All barges taken from the Allies shall be restored to them; the note appended as annexure 21 regulates the detail of these measures.

8. The German Command shall be responsible for revealing all mines or delay action fuses disposed on territory evacuated by the German troops and shall assist in their discovery and destruction.

The German Command shall also reveal all destructive measures that may have been taken (such as poisoning or pollution of springs, wells, etc.), under penalty of reprisals.

9. The right of requisition shall be exercised by the Allied and United States armies in all occupied territory.

The upkeep of the troops of occupation in the Rhineland (excluding Alsace-Lorraine) shall be charged to the German Government.

10. The immediate repatriation, without reciprocity, according to detailed conditions which shall be fixed, of all Allied and United States prisoners of war. The Allied Powers and the United States of America shall be able to dispose of these prisoners as they wish.

11. Sick and wounded who cannot be removed from evacuated territory will be cared for by German personnel who will be left on the spot with the medical material required.

B. Dispositions relative to the eastern frontiers of Germany

12. All German troops at present in any territory which before the war belonged to Russia, Roumania or Turkey shall withdraw within the frontiers of Germany as they existed on August 1, 1914.

13. Evacuation by German troops to begin at once and all German instructors, prisoners, and civilian as well as military agents now on the territory of Russia (as defined on August 1, 1914) to be recalled.

14. German troops to cease at once all requisitions and seizures and any other undertaking with a view to obtaining supplies intended for Germany in Roumania and Russia (as defined on August 1, 1914).

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15. Abandonment of the treaties of Bucharest and Brest-Litovsk and of the supplementary treaties.

16. The Allies shall have free access to the territories evacuated by the Germans on their eastern frontier, either through Danzig or by the Vistula, in order to convey supplies to the populations of those territories or for any other purpose.

C. Clause concerning East Africa

17. Unconditional capitulation of all German forces operating in East Africa, within one month.

D. General clauses

18. Repatriation, without reciprocity, within a maximum period of one month, in accordance with detailed conditions hereafter to be fixed, of all civilians interned or deported who may be citizens of other Allied or Associated states than those mentioned in clause 3.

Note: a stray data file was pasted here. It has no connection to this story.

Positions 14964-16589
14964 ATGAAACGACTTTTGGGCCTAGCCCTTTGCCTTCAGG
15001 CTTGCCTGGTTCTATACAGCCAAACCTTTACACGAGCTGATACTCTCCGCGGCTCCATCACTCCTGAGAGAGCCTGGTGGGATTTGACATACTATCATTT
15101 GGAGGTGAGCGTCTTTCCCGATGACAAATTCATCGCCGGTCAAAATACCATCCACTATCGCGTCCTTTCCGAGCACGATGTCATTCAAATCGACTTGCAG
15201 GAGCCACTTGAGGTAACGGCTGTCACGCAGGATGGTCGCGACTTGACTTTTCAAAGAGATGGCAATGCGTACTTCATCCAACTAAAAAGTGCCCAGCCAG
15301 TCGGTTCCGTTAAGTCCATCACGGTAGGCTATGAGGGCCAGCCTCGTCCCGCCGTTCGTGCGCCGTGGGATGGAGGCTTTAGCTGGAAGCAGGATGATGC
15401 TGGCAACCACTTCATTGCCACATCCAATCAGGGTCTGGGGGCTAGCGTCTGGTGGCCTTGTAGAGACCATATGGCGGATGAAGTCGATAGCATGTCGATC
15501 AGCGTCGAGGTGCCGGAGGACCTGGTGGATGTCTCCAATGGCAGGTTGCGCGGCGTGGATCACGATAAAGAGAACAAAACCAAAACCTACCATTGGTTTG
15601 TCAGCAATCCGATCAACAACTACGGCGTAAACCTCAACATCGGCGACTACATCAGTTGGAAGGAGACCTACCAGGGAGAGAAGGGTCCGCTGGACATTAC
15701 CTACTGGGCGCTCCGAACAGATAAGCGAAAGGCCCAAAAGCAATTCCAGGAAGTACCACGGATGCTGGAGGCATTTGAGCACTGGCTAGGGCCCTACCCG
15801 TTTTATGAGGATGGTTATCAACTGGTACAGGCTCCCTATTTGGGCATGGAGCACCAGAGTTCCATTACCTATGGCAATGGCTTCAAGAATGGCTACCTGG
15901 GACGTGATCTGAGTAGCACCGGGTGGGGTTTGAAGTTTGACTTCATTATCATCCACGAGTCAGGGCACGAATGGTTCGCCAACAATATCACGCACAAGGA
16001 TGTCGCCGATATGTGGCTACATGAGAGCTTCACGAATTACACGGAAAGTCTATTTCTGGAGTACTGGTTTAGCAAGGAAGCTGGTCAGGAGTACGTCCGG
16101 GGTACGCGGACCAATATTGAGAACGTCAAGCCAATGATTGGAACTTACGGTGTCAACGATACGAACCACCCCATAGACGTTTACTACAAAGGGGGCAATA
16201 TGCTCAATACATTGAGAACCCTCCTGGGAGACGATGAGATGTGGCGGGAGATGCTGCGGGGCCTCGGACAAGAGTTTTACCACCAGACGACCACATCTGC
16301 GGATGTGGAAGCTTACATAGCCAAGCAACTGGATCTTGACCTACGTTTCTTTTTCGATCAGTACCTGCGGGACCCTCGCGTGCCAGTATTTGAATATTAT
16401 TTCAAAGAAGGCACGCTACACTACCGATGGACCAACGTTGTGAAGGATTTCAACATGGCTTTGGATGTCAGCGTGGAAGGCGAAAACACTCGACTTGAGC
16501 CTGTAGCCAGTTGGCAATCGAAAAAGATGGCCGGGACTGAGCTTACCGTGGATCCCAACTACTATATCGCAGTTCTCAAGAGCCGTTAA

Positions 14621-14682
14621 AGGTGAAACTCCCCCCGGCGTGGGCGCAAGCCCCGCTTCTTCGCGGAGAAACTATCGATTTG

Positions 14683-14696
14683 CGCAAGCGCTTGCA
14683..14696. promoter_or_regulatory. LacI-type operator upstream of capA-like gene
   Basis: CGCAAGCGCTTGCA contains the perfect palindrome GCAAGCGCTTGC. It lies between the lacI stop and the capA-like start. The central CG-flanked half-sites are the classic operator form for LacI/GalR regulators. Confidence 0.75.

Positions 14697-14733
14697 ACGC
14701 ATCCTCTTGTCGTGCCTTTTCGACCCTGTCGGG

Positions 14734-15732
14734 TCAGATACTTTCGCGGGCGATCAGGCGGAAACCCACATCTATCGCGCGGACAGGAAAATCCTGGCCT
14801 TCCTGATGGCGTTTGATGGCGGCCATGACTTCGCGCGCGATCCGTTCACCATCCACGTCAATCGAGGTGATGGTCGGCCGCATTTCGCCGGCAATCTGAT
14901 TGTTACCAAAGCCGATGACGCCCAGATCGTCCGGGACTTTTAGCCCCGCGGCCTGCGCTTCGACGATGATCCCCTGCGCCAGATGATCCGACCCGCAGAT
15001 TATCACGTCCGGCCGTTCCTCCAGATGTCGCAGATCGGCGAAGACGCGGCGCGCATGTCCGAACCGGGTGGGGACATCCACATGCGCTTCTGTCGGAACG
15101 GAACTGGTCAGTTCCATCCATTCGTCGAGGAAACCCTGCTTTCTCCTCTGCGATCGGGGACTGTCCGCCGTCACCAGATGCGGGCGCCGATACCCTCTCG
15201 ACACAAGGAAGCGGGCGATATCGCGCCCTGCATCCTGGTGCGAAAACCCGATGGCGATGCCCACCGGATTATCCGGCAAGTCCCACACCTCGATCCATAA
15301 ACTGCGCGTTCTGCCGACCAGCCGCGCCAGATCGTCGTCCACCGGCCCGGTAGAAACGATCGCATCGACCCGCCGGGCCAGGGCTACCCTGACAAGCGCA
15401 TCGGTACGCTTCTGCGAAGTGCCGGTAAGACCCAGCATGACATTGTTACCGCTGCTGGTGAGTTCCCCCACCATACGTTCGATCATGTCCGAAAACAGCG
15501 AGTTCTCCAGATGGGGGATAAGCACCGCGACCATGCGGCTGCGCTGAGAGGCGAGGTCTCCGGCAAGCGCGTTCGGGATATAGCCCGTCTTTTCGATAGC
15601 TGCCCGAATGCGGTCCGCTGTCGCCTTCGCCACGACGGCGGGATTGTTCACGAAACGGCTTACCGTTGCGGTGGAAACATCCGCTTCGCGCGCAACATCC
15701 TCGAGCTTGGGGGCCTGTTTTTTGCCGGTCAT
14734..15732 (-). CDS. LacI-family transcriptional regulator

19. With the reservation that any future claims and demands of the Allies and United States of America remain unaffected, the following financial conditions are required:

Reparation for damage done.

While the armistice lasts no public securities shall be removed by the enemy which can serve as a pledge to the Allies for the recovery or reparation for war losses.

Immediate restitution of the cash deposit in the National Bank of Belgium and, in general, immediate return of all documents, specie, stock, shares, paper money together with plant for the issue thereof, touching public or private interests in the invaded countries.

Restitution of the Russian and Roumanian gold yielded to Germany or taken by that power.

This gold to be delivered in trust to the Allies until the signature of peace.

E. Naval conditions

20. Immediate cessation of all hostilities at sea and definite information to be given as to the location and movements of all German ships.

Notification to be given to neutrals that freedom of navigation in all territorial waters is given to the naval and mercantile marines of the Allied and Associated Powers, all questions of neutrality being waived.

21. All naval and mercantile marine prisoners of war of the Allied and Associated Powers in German hands to be returned, without reciprocity.

22. Surrender to the Allies and the United States of America of 160 German submarines (including all submarine cruisers and mine-laying submarines) with their complete armament and equipment, in ports which will be specified by the Allies and the United States of America. All other submarines to be paid off and completely disarmed and placed under the supervision of the Allies and the United States of America.